25. Moro, Christian; Štromberga, Zane; Stirling, Allan (2017-11-29). "Virtualisation devices for student learning: Comparison between desktop-based (Oculus Rift) and mobile-based (Gear VR) virtual reality in medical and health science education". Australasian Journal of Educational Technology. 33 (6). doi: 10.14742/ajet.3840 . ISSN   1449-5554.
  26. Kononowicz AA, Woodham LA, Edelbring S, Stathakarou N, Davies D, Saxena N, et al. (July 2019). "Virtual Patient Simulations in Health Professions Education: Systematic Review and Meta-Analysis by the Digital Health Education Collaboration". Journal of Medical Internet Research. 21 (7): e14676. doi:10.2196/14676. PMC   6632099 . PMID   31267981.
  27. Kovacevic P, Dragic S, Kovacevic T, Momcicevic D, Festic E, Kashyap R, et al. (June 2019). "Impact of weekly case-based tele-education on quality of care in a limited resource medical intensive care unit". Critical Care. 23 (1): 220. doi:10.1186/s13054-019-2494-6. PMC   6567671 . PMID   31200761.
  28. van Houwelingen CT, Moerman AH, Ettema RG, Kort HS, Ten Cate O (April 2016). "Competencies required for nursing telehealth activities: A Delphi-study". Nurse Education Today. 39: 50–62. doi: 10.1016/j.nedt.2015.12.025 . PMID   27006033.
  29. "indigenous-law-bulletin-vol7-issue-16-editorial-jan-feb-2010". doi:10.1163/2210-7975_hrd-1758-0046.Cite journal requires |journal= (help)
  30. Cantone RE, Palmer R, Dodson LG, Biagioli FE (December 2019). "Insomnia Telemedicine OSCE (TeleOSCE): A Simulated Standardized Patient Video-Visit Case for Clerkship Students". MedEdPORTAL. 15 (1): 10867. doi:10.15766/mep_2374-8265.10867. PMC   7012306 . PMID   32051850.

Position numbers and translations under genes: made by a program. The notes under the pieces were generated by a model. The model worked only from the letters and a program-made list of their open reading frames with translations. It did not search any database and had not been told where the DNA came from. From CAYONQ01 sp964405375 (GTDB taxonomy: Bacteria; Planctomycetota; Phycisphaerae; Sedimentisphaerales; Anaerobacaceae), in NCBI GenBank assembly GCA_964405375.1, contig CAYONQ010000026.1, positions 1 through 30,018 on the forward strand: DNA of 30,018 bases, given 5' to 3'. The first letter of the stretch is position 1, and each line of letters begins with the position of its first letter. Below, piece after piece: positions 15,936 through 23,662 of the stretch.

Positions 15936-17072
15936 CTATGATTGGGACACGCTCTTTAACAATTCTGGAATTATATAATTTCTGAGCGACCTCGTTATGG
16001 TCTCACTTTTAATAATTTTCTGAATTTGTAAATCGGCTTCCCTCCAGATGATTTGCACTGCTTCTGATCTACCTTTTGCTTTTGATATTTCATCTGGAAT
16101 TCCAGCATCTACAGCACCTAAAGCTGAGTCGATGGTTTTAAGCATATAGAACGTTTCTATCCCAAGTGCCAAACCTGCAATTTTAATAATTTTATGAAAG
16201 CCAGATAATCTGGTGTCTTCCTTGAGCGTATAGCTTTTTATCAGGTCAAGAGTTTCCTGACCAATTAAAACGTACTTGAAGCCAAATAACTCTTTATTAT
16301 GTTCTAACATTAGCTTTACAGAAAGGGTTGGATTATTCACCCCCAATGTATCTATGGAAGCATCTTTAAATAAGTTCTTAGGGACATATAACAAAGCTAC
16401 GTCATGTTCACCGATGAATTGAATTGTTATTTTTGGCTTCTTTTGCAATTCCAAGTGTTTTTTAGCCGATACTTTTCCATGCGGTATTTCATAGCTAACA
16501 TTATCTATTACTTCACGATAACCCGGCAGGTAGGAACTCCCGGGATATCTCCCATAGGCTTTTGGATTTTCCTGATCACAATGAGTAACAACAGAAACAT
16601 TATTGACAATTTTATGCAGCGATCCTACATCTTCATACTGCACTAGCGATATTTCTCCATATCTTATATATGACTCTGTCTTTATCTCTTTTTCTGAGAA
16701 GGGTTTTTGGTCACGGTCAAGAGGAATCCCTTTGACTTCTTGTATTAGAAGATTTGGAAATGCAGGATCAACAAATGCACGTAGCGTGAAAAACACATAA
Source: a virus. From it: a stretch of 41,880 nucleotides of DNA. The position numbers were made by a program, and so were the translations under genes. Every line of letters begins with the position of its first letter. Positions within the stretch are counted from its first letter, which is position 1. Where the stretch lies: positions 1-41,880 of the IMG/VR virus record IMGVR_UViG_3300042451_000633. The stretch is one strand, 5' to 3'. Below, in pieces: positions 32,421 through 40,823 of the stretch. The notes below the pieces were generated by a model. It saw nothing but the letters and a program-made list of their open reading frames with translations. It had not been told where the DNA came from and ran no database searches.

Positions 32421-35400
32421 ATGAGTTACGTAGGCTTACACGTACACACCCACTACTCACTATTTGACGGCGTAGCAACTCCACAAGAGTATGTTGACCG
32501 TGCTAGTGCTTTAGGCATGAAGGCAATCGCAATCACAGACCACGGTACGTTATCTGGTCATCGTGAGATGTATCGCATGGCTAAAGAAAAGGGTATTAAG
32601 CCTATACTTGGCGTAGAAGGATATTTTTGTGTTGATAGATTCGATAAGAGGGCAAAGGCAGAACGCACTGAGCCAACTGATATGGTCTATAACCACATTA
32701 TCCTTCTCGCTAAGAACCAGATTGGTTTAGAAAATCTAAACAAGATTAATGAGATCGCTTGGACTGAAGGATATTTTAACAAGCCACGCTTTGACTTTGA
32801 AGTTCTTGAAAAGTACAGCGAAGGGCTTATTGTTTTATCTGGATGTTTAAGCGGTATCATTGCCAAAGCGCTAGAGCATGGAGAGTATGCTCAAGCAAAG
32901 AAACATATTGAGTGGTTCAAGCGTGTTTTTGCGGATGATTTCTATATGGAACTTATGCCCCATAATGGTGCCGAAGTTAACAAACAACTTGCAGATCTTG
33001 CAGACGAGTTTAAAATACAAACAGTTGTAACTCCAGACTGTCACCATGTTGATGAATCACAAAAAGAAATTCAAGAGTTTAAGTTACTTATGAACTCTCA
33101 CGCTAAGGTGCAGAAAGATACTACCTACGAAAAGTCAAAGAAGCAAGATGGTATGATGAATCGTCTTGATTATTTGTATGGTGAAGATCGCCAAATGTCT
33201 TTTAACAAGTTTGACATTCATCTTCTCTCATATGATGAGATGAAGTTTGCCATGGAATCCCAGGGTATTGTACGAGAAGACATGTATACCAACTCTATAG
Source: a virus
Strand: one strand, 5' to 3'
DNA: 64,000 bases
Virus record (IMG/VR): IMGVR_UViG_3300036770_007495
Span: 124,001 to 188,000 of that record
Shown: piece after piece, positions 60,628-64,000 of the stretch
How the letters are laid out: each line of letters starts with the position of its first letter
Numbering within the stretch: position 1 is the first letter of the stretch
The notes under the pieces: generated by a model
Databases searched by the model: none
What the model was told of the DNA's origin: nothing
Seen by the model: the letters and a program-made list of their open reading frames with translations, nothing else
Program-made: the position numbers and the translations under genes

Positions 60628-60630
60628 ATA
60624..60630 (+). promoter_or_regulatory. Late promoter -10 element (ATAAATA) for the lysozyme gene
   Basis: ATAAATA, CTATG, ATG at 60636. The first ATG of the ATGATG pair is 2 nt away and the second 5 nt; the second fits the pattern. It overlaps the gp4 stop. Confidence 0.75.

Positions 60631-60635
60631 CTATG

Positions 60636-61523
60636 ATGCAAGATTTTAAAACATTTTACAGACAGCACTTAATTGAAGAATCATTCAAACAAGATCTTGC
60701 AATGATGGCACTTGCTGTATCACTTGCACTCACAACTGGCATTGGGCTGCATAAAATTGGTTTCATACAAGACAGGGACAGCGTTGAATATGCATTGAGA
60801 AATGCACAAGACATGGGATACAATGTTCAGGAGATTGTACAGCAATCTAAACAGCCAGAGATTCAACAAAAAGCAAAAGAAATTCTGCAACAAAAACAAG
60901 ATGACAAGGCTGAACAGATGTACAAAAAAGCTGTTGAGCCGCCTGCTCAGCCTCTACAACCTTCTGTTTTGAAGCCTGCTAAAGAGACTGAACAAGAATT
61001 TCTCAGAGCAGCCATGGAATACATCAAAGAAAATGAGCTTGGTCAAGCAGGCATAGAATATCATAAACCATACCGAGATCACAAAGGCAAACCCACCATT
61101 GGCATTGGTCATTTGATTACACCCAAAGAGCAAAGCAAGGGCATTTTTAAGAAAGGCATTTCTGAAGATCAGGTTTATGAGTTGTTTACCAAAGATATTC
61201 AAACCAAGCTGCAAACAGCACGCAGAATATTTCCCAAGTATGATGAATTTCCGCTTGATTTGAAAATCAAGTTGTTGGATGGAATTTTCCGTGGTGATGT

31. Shortridge A, Steinheider B, Ciro C, Randall K, Costner-Lark A, Loving G (June 2016). "Simulating Interprofessional Geriatric Patient Care Using Telehealth: A Team-Based Learning Activity". MedEdPORTAL. 12 (1): 10415. doi:10.15766/mep_2374-8265.10415. PMC   6464453 . PMID   31008195.
  32. "Medicine - Find My Pathway". Find My Pathway. Retrieved 2018-10-26.
  33. (RACS), Royal Australasian College of Surgeons. "Pathways through specialty medical training". www.surgeons.org. Retrieved 2018-10-26.
  34. 1 2 3 Brainard, Andrew H.; Brislen, Heather C. (2007). "Viewpoint: Learning Professionalism: A View from the Trenches". Academic Medicine. Ovid Technologies (Wolters Kluwer Health). 82 (11): 1010–1014. doi:10.1097/01.acm.0000285343.95826.94. ISSN   1040-2446.
  35. Goldie, John (2000). "Review of ethics curricula in undergraduate medical education". Medical Education. Wiley. 34 (2): 108–119. doi:10.1046/j.1365-2923.2000.00607.x. ISSN   0308-0110.
  36. Steinberg ML (July 2008). "Introduction: health policy and health care economics observed". Seminars in Radiation Oncology. 18 (3): 149–51. doi:10.1016/j.semradonc.2008.01.001. PMID   18513623.
  37. 1 2 Schwartz RW, Pogge C (September 2000). "Physician leadership: essential skills in a changing environment". American Journal of Surgery. 180 (3): 187–92. CiteSeerX   10.1.1.579.8091 . doi:10.1016/s0002-9610(00)00481-5. PMID   11084127.
  38. Gee RE, Lockwood CJ (January 2013). "Medical education and health policy: what is important for me to know, how do I learn it, and what are the gaps?". Obstetrics and Gynecology. 121 (1): 9–13. doi:10.1097/AOG.0b013e31827a099d. PMID   23262923.